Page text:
How to make a movie in two days
by Chris Agos, September 2013
I don't know about you, but the thought of coming up with an idea for a film, scripting it, shooting, editing and finishing it gets my heart racing. It sounds awesome. But doing it all in two days? That just sounds crazy. And yet that's exactly what I did on a recent weekend when I joined a team of filmmakers who were competing in the 48 Hour Film Project, a highly organized film race that takes place in over 125 cities around the globe.
I first heard of the 48HFP a few years ago, when Mitch Apley, a director I had worked with in the past, asked me to join his team. In film races, some teams consist of a few friends who like to make movies with handycams in their spare time. Mitch doesn't do it that way. He assembles a team that means business. Over a dozen film professionals had signed on to shoot, edit and do post. These were people who made their living producing award-winning media for very well known brands.
The concept of the festival is deceptively simple: make a movie in two days. Mitch explained that all the teams would assemble at the festival's launch event at 7:00 PM on a Friday where they would be given a list of required elements for their film. They then had until 7:00 PM the following Sunday to turn in a completed movie that incorporates all of those elements. The plot could be about anything, so long as it used the required line of dialogue, prop, character name and occupation. Teams randomly pulled genres: romantic comedy, horror, buddy film, or any number of other more obscure (and frightening) genres like silent film, western or operetta.
As a Chicago-based actor, my work usually centers around commercials and corporate videos with a little episodic TV sprinkled in for good measure. So the idea of working on a movie appealed to me, but that year I was booked on the weekend in question. In 2012 Mitch approached me again, and I joined the team as an actor. We pulled mystery/thriller, our prop was a stapler and our line of dialogue was, "That's one way of doing it." The team brainstormed ideas on Friday night, started shooting at 9:00 on Saturday morning, and by midnight we had a rough cut. Sunday was devoted to post, and the film was turned in at 6:30 that night, a full half hour before the deadline.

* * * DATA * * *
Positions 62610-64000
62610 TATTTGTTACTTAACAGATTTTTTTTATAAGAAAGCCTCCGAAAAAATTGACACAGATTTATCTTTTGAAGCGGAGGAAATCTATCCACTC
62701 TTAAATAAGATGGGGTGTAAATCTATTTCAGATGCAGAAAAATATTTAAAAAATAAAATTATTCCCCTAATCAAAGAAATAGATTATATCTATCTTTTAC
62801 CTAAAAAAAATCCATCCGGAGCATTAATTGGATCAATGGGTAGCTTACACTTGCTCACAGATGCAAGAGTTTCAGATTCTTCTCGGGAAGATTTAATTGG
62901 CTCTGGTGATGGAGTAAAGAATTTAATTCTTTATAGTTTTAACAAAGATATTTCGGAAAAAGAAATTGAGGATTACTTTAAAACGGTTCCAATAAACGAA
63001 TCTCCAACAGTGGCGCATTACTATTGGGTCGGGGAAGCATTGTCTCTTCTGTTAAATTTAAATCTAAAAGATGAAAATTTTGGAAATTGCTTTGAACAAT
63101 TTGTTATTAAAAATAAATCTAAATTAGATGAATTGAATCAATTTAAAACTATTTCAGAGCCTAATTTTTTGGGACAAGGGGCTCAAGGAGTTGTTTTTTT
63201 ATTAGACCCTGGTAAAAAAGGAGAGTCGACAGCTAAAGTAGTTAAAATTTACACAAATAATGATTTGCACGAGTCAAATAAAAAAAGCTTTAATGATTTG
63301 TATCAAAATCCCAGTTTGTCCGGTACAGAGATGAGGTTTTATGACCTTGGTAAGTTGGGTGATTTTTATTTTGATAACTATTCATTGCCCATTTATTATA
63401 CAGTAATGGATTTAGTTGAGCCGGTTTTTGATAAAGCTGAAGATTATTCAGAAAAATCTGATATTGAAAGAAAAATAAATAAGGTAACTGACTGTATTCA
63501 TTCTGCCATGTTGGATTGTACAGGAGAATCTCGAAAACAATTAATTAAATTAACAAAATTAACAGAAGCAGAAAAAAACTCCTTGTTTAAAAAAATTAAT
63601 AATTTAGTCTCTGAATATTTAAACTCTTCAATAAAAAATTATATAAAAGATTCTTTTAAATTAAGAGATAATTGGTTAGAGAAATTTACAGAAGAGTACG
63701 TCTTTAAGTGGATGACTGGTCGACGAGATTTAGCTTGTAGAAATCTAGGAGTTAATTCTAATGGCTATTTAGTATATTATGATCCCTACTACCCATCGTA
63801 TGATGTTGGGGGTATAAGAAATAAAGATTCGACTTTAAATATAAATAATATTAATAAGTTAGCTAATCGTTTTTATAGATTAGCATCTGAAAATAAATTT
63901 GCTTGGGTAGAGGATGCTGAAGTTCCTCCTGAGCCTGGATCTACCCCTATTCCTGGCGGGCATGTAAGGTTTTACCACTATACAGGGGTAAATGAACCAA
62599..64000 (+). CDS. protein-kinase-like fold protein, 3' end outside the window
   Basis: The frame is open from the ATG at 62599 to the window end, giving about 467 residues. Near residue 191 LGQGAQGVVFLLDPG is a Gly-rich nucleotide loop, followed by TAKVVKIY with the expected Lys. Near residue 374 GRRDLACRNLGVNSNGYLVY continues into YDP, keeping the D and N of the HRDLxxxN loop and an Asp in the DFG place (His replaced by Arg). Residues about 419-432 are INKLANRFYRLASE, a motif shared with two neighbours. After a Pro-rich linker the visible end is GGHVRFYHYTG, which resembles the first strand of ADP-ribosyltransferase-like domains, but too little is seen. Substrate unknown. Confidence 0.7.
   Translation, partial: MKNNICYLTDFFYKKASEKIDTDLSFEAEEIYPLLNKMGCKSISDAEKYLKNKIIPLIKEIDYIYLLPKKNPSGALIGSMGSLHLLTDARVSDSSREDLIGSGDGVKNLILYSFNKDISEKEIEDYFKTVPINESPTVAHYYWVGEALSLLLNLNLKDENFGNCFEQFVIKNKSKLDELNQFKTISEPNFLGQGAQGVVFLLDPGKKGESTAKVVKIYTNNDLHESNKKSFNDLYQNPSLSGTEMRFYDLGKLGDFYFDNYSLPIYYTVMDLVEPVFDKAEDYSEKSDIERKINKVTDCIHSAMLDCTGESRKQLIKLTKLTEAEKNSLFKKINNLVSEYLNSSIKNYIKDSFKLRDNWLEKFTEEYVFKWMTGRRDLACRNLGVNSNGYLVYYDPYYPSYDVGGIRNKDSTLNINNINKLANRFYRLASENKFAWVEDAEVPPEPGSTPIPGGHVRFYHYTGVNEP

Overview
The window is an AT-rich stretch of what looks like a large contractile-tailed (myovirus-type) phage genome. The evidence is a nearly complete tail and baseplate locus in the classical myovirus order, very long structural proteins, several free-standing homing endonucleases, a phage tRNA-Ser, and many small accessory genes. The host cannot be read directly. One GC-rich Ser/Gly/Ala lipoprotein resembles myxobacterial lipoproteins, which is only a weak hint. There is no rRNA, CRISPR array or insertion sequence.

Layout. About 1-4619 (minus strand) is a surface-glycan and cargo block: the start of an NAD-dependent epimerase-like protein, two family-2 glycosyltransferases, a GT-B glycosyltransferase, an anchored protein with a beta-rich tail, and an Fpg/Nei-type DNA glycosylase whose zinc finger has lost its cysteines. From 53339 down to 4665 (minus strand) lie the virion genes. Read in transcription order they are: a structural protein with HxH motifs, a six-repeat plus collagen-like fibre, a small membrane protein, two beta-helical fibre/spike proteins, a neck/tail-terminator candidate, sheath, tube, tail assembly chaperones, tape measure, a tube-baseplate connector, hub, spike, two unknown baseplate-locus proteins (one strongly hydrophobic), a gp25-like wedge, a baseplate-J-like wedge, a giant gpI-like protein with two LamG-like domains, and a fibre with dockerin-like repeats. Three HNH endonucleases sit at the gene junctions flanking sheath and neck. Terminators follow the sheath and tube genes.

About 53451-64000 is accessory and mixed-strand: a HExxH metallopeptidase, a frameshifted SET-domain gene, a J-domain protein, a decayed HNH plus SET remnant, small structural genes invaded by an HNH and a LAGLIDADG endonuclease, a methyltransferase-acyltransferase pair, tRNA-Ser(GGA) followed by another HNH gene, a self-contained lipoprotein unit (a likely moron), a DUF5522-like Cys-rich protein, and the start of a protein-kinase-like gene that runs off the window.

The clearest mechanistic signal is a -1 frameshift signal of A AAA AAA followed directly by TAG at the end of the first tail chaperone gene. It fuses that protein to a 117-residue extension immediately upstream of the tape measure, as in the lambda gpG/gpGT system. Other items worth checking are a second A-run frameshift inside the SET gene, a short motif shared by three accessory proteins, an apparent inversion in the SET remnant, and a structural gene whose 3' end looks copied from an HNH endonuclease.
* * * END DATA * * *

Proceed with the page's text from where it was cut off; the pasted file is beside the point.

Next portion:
Our film, Module 47, won Best Film in the Chicago competition that year. As a city winner we were invited to the international competition in Los Angeles, where our movie was screened and judged against the other winners.
The film held up pretty well, but we ultimately didn't place in the top ten. The team from Paris took home the Best Film award with Jacques Serres, winning a cash prize and a screening at Cannes, and deservedly so. What they did in 48 hours was, simply put, amazingly perfect.
But that was last year.
This year, we planned on upping our game with the intention of winning not just the Chicago competition, but doing better internationally. Our strategy involved enlisting the help of a Chicago-based visual effects house, and assembling a pool of 20 SAG actors from which to cast. We brought back key team members from 2012, and added some new faces. On Friday night, we were ready. The team's department heads gathered at the offices of a large Chicago ad agency, and we anxiously awaited our required elements.
We sent two people to the launch event, and they kept in touch with us via FaceTime as the announcements came. One by one, we discovered what we'd be required to work with: a remote control, a chemist named Michael or Michelle Madigan, and the line of dialogue, "Why didn't I think of that?" Finally, it was time to pull our genre. Fantasy.
Fantasy? What exactly is fantasy? Someone said "Do we know anyone with a unicorn?" A few references were tossed around. Harry Potter, Lord Of The Rings. Finally we turned to Wikipedia: Fantasy films are those with fantastical themes, often involving magic, supernatural events, make-believe creatures or exotic worlds. Right away, the visual effects guys knew they'd be working on Sunday. A lot.
We broke into small groups and took thirty minutes to brainstorm, after which each group presented their best ideas to the whole team. After listening to all the pitches, we took a vote. Two concepts came forward as favorites. One was a sweet little human interest story that appealed to the group because of its potential to tug at heartstrings. Another was a fun, action packed race to the finish. Ultimately the group chose to go with the story that would be more entertaining to watch and lent itself in a stronger way to the fantasy genre.
We began fleshing out the details of the story and eventually had a rough outline for a script. Our writer left the room to begin scripting in earnest and our location manager made calls to secure the places we'd need and release those we didn't. This year I was casting the film in addition to acting in it. I pulled out all the headshots and started thinking about who would work best in what role. Flexibility is a must on a shoot like this, and some of the actors had scheduling conflicts for certain times on Saturday, so we automatically eliminated anyone who wasn't available to shoot all day. We pulled from the remaining actors and ran the cast by Mitch, who was working on a tentative shot list. With the cast approved, actors were contacted with location information and call times. Around midnight, everyone went home to get some sleep, except our writer. He spent most of the night refining the script.
NEXT: PART II
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